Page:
Our study has several strengths. First, it is a large prospective cohort study in which diet was measured at baseline, thus decreasing the likelihood of recall bias. Also, our study has wide ranges of dietary fiber intake and a large number of deaths, providing good statistical power and sample size to examine the associations in never smokers and relationships with specific causes of death, such as infectious and respiratory diseases. Our findings of the beneficial effect of dietary fiber intake for lowering the risk of death from infectious and respiratory diseases are interesting but warrant further investigation. Second, we excluded persons who reported chronic diseases such as heart disease, stroke, diabetes, and end-stage renal disease at baseline. This may have minimized the attenuation of associations. Given the perception that dietary fiber is a healthy dietary constituent, persons who presumably are already at high risk of death may have been prone to biased reporting of dietary fiber intake, thus attenuating associations. Third, we extensively controlled for smoking and many other risk factors of mortality. Finally, we performed analyses in never smokers only to minimize residual confounding by smoking, the strongest confounder, and still observed consistently significant inverse associations.
Several potential limitations also need to be considered. We cannot rule out the possibility that dietary fiber intake is a marker of a healthy diet that is high in grains, fruits, and vegetables—foods that are rich in vitamins, minerals, antioxidants, and phytochemicals—or that dietary fiber intake is a marker of a healthy lifestyle. Persons who consumed a large amount of dietary fiber may engage in other healthy behaviors that were incompletely assessed in the study. Therefore, our findings may in part due to residual confounding by healthy lifestyle. However, we found significant inverse associations even after controlling for all these factors in multivariate models. Also, inverse associations between dietary fiber intake and total and cause-specific deaths were observed in never smokers and in persons with a BMI of less than 25 (calculated as weight in kilograms divided by height in meters squared). Measurement error is always an inherent limitation in self-reported dietary assessment. Nevertheless, our measurement error correction analyses strengthened our associations. This suggests that measurement errors in dietary fiber intake may have attenuated the true RRs, but the measurement errors were not substantial; therefore, we were able to detect an association in the study. We recognize, however, that the reference method—24-hour recalls—used in our measurement error correction may underestimate or overestimate true intake. Therefore, it is possible that substantial changes in risk estimates could occur if an objective marker of intake, which may be close to the true intake, is used in measurement error correction.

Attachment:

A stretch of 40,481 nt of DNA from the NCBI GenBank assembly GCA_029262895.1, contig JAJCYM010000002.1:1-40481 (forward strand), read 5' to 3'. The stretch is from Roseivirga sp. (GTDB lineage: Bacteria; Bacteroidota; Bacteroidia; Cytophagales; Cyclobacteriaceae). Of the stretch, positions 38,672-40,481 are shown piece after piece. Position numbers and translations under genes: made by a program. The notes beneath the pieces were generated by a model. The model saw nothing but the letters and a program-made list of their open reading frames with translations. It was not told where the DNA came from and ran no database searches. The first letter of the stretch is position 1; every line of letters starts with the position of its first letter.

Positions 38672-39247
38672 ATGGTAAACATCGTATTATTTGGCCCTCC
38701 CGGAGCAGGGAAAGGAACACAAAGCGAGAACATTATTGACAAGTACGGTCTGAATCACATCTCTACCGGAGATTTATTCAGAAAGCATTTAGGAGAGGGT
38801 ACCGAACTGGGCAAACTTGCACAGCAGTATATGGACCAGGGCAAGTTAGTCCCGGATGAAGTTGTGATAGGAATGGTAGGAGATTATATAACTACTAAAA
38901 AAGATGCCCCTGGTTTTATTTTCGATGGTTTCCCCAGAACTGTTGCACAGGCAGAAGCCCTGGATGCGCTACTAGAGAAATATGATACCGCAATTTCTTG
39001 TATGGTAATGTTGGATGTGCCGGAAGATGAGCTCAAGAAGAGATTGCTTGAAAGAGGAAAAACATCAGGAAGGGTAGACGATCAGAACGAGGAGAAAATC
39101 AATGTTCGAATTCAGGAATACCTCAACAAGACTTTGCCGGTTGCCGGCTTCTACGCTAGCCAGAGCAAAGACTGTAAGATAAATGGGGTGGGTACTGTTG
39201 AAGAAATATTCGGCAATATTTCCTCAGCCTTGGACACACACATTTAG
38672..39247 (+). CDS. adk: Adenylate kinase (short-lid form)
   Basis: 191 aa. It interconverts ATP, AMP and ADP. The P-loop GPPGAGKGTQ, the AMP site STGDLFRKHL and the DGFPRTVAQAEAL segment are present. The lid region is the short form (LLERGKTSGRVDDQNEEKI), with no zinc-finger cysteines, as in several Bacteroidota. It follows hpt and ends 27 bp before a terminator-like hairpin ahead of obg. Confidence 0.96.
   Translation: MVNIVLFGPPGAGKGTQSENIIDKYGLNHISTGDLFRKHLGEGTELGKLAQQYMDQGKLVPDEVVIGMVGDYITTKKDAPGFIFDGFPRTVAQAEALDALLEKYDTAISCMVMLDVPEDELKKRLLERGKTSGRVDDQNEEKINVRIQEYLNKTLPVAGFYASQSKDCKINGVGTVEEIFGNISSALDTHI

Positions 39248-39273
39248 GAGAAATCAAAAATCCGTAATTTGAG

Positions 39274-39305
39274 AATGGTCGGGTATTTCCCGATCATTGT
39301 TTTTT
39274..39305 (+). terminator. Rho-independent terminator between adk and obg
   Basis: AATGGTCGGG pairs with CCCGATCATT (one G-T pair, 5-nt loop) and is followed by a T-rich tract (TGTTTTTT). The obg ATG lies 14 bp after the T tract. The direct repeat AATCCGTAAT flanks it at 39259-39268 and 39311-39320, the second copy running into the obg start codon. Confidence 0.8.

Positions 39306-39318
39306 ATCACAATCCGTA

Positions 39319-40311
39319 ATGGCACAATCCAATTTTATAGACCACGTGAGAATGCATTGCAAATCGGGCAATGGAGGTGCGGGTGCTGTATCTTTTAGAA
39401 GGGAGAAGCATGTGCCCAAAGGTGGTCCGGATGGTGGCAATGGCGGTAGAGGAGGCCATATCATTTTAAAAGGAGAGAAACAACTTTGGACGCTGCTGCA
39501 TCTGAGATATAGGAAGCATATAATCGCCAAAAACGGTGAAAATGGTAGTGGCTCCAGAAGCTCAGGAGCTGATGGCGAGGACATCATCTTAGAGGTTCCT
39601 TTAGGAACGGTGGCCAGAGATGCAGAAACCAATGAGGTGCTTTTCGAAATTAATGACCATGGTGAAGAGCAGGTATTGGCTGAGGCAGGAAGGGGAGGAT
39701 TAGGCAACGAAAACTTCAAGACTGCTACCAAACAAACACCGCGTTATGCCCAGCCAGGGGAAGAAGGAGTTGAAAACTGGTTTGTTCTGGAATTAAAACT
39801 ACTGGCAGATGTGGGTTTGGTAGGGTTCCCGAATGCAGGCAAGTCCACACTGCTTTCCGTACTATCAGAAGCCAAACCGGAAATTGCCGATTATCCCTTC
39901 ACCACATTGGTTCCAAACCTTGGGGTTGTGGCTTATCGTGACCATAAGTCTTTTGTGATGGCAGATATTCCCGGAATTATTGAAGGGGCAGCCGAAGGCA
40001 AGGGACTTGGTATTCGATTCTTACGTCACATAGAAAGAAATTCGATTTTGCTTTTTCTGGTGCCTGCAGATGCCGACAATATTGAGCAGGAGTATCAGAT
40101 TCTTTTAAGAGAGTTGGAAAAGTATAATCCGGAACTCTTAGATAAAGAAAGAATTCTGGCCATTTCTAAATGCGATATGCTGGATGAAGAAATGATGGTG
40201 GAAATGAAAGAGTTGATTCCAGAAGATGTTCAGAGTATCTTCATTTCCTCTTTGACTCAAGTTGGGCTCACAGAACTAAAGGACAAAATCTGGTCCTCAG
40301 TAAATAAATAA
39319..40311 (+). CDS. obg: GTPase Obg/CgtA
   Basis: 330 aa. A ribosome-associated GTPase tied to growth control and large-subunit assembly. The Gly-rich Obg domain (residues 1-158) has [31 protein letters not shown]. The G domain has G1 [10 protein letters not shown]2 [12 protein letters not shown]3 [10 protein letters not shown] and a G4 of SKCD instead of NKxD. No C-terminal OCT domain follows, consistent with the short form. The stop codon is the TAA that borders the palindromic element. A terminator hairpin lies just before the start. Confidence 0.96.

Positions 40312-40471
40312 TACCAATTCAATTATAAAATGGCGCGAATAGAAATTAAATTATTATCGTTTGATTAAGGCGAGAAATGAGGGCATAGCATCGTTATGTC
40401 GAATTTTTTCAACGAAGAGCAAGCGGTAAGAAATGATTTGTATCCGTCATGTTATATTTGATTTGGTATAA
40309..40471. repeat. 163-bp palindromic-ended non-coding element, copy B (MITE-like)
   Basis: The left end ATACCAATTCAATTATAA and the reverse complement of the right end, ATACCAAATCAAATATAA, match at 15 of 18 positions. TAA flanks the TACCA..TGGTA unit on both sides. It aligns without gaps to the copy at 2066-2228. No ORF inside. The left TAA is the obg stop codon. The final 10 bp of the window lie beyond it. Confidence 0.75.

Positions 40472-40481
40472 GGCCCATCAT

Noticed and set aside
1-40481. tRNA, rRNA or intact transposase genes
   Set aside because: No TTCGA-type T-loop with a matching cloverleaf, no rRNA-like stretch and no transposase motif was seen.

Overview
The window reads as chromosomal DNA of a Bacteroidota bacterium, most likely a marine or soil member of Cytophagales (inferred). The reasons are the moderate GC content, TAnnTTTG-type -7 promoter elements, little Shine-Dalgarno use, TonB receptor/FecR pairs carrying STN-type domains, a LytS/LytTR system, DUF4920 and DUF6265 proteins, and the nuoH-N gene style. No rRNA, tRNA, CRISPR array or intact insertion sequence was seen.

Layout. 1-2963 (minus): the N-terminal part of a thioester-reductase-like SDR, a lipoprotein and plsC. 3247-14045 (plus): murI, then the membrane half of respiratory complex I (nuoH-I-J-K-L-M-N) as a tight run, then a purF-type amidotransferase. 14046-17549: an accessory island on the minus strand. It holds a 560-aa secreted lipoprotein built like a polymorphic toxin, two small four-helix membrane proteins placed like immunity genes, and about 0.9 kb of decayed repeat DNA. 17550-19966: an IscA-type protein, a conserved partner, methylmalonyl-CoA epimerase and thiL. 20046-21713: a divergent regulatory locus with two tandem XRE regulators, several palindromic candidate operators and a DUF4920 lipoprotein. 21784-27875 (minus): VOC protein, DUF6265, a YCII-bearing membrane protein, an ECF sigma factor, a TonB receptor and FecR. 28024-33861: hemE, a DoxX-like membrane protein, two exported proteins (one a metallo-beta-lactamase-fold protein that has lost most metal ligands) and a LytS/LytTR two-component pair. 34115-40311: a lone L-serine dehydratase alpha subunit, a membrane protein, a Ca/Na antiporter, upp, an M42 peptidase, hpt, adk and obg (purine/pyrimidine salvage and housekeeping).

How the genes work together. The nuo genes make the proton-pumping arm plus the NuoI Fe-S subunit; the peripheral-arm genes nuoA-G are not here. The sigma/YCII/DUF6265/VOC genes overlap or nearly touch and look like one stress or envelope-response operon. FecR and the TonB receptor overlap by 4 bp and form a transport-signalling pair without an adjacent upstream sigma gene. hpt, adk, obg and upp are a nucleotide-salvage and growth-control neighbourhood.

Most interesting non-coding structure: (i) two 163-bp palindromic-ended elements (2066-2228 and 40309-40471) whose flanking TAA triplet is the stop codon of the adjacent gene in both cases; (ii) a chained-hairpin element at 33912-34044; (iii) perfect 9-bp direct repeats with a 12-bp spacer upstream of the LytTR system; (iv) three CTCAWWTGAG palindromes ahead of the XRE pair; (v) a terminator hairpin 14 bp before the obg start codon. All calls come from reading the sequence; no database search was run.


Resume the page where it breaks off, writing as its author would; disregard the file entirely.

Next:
In conclusion, our study shows that dietary fiber may reduce the risk of premature death from all causes, especially from CVD and infectious and respiratory diseases. The current Dietary Guidelines for Americans recommend choosing fiber-rich fruits, vegetables, and whole grains frequently and consuming 14 g/1000 calories of dietary fiber. A diet rich in dietary fiber from whole plant foods may provide significant health benefits.
Correspondence: Yikyung Park, ScD, Division of Cancer Epidemiology and Genetics, National Cancer Institute, 6120 Executive Blvd, Rockville, MD 20852 (email@example.com).
Accepted for Publication: November 29, 2011.
Published Online: February 14, 2011. doi:10.1001/archinternmed.2011.18
Author Contributions:Study concept and design: Park, Hollenbeck, and Schatzkin. Acquisition of data: Subar, Hollenbeck, and Schatzkin. Analysis and interpretation of data: Park and Subar. Drafting of the manuscript: Park and Subar. Critical revision of the manuscript for important intellectual content: Park, Subar, Hollenbeck, and Schatzkin. Statistical analysis: Park. Obtained funding: Schatzkin. Administrative, technical, and material support: Park and Hollenbeck. Study supervision: Park and Schatzkin.
Financial Disclosure: None reported.
Funding/Support: The study was supported by the Intramural Research Program of the National Cancer Institute, National Institutes of Health.
Additional Contributions: We are indebted to the participants in the NIH-AARP Diet and Health Study for their outstanding cooperation. We also thank Sigurd Hermansen and Kerry Grace Morrissey from Westat for study outcomes ascertainment and management and Leslie Carroll at Information Management Services for data support and analysis.